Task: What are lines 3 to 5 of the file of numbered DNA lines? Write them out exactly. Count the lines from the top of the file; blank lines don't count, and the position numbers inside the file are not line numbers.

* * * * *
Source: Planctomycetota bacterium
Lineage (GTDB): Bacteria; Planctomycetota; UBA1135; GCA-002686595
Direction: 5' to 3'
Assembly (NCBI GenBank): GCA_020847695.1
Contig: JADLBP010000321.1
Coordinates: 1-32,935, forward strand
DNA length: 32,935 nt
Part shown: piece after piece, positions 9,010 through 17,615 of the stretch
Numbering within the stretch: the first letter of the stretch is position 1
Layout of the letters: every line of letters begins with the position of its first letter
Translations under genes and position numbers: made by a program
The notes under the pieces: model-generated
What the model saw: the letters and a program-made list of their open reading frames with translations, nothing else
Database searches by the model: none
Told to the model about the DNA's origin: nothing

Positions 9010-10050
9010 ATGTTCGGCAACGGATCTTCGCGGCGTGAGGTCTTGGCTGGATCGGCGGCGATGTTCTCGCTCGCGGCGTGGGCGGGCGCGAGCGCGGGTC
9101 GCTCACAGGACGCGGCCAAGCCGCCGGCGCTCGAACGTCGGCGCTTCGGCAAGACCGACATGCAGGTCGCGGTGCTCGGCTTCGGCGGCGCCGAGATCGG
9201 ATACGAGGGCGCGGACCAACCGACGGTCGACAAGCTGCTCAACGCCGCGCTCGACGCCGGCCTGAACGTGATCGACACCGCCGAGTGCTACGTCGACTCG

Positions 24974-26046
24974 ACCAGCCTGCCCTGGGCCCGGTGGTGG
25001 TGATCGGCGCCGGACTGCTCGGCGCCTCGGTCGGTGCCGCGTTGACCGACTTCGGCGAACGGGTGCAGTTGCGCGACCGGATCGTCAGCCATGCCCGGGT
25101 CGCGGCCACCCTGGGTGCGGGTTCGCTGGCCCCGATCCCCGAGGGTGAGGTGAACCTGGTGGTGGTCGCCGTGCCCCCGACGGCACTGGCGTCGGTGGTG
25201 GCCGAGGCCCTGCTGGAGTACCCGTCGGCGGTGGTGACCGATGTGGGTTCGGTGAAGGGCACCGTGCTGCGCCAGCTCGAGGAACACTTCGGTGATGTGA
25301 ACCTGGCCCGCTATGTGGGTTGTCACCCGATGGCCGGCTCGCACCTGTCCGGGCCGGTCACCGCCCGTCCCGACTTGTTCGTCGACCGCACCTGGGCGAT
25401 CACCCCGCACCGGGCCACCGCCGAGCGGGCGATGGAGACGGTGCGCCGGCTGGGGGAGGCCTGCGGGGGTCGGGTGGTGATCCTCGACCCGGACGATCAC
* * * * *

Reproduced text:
Direction: 5' to 3'
Assembly (NCBI GenBank): GCA_020847695.1
Contig: JADLBP010000321.1